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EU-China relations: Brussels to push outbound investment screening tools

In January, amid concern over Beijing

  • Move aims to cover ‘the narrow set of technologies and know-how’ that could ‘undermine international peace and security’ if in the wrong hands

  • EU also plans to update regulations on screening of inbound direct investment to prevent infrastructure assets from being bought by hostile forces

By Finbarr Bermingham in Brussels

December 13, 2023

The EU will present an “initiative” on screening outbound investments in the new year, as part of a package of tools aimed at de-risking its trading ties with China.

The European Commission - the bloc’s secretariat - has been working with its member states and businesses on the economic security tools since June, trade chief Valdis Dombrovskis said in a speech to the European Parliament on Tuesday. The new package is expected in January.

“We have started examining potential security risks related to outbound investments,” the former Latvian prime minister said.

“The EU and member states have a common interest in preventing the narrow set of technologies and know-how to leak to actors that will use them to enhance their military and intelligence capabilities and to undermine international peace and security.”

While Dombrovskis did not name China and the tools will be country-agnostic, they are broadly aimed at Beijing.

Commission President Ursula von der Leyen regularly links such measures to China in public addresses and announced plans for an outbound screening regime during a keynote speech on China in March.

There is a sense among insiders that major capitals are coming around to the need for outbound investment screening, having initially vowed that what was seen variously as a “power grab” by Brussels or another form of protectionism would progress “over our dead bodies”, said one well-placed source.

In addition to outbound screening, the commission plans to update its regulations on screening of inbound direct investment in January, in a bid to prevent critical assets such as infrastructure from being bought by hostile or monopolistic forces.

Dombrovskis also announced a proposal on export controls - another thorny area among member states, with power for using such tools currently resting in their capitals.

“We need to improve our collective effectiveness and coordination. We also need to reinforce the EU’s capacity to act as a global actor in a context where multilateral export control regimes are under pressure and where we see several unilateral controls being introduced on critical technologies or critical inputs,” he told the parliament session in Strasbourg.

While de-risking is widely panned as a form of decoupling by China, the commission has pledged to make it as narrow as possible.

It has identified 10 key technology sectors, including advanced semiconductors, quantum computing, and biotech, as priorities in its economic security strategy.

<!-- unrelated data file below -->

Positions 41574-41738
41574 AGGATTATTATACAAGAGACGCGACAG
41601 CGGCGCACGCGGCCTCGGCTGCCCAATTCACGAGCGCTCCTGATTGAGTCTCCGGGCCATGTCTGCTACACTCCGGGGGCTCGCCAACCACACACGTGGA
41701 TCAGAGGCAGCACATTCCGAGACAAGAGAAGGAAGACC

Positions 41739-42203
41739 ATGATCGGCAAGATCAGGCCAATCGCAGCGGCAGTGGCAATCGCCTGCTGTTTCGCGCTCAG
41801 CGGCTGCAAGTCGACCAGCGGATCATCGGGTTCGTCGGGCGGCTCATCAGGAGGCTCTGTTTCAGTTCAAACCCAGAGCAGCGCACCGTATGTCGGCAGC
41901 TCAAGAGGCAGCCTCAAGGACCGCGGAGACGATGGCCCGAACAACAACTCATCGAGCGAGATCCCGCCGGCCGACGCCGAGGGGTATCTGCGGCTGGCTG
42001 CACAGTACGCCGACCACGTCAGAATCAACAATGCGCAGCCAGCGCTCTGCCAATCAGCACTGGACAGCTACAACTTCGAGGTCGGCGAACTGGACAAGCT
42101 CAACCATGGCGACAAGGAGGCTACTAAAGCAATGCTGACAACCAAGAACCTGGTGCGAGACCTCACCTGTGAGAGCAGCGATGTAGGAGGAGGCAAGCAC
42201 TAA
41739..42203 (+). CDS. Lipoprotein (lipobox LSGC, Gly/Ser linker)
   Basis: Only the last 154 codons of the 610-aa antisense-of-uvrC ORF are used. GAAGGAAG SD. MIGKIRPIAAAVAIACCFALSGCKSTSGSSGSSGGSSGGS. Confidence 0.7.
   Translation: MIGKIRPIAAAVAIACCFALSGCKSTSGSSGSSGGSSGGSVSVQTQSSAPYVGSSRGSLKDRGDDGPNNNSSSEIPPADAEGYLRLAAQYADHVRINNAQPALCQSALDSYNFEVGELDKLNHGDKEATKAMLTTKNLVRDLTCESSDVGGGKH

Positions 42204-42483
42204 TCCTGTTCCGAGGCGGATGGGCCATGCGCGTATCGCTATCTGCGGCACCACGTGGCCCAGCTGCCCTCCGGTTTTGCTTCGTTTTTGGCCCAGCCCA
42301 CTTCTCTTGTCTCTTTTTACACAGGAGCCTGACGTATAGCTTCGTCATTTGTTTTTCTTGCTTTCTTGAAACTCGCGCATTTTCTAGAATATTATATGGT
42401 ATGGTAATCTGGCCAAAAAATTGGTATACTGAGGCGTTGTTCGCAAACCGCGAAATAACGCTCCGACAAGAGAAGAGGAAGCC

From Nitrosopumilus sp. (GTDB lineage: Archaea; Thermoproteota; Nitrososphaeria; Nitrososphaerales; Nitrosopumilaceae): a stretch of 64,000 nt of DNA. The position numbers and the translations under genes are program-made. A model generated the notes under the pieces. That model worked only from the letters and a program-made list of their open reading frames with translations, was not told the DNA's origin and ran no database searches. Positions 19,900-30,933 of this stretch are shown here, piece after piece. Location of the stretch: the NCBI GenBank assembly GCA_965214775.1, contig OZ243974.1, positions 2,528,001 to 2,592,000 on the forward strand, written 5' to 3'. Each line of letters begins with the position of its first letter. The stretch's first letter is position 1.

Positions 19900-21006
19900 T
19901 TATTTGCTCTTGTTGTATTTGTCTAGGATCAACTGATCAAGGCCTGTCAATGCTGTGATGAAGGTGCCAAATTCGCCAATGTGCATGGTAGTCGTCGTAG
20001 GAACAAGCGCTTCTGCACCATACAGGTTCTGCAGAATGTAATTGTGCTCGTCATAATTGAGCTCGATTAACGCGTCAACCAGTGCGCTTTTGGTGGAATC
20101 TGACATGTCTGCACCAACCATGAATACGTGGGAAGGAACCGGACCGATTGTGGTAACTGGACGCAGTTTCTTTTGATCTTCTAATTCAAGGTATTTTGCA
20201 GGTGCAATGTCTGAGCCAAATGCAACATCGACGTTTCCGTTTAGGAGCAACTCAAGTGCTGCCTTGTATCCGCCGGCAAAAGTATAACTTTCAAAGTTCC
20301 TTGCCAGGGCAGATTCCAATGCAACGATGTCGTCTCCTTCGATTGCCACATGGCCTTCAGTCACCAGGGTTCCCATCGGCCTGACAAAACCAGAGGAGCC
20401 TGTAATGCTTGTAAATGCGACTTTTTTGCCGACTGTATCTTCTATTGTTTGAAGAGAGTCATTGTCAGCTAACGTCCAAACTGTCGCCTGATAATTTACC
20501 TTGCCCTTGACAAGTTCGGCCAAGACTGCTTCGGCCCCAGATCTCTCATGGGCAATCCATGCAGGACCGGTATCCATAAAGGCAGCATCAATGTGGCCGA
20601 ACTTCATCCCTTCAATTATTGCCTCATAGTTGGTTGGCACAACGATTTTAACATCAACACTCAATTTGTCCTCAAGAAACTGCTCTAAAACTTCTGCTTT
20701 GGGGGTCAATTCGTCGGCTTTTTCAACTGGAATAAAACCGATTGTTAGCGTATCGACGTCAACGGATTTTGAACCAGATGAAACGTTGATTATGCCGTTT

In these sectors the commission will complete joint risk assessments on “technology security and leakages” in the new year, Dombrovskis said, along with risk assessments into “supply chain dependencies, critical infrastructure, and on weaponisation of economic dependencies and economic coercion”.

Other elements of January’s legislative package will be a suite of options around dual-use technologies, and a proposal to educate researchers into the dangers of technology leakages.

January’s legislative package will include options that would support research into technologies with commercial and military applications, also known as dual-use technologies, and a proposal to educate researchers about the consequences of innovation leakages.

The announcements came days after the EU-China summit, with trade issue one of the most important topics discussed. EU leaders accused China of deliberately orchestrating a record trade surplus with the bloc through the use of subsidies and preferential treatment for Chinese firms.

“While we achieved some acknowledgment from the Chinese leadership that trade should be balanced, our assessments of the causes of the imbalances differed significantly,” top EU diplomat Josep Borrell said in a blog post on Tuesday.

“Beijing views its trade surpluses as stemming from the innovative strength of Chinese industries and points to European export restrictions on advanced technologies, of which China would be willing to import more,” he said.

Earlier in the day, Dombrovskis ignored pleas from lawmakers to start negotiations with Taiwan over bilateral trade, investment, or supply chain resilience deals.

Without acknowledging the requests, the Latvian told the parliament that the EU would instead work on technical areas such as ensuring market access for European wind turbine makers and European meat products to the self-governed island.

Also on Tuesday, the parliament threw its full support behind the Critical Raw Materials, a piece of legislation aimed at weaning the union off its dependencies on China for key imports.

“Since the Russian war against Ukraine and an increasingly aggressive Chinese trade and industrial policy, cobalt, lithium and other raw materials have also become a geopolitical factor,” read a parliament press release.

The legislation was adopted with 549 votes to 43, with 24 abstentions and will enter into law once endorsed by member states.



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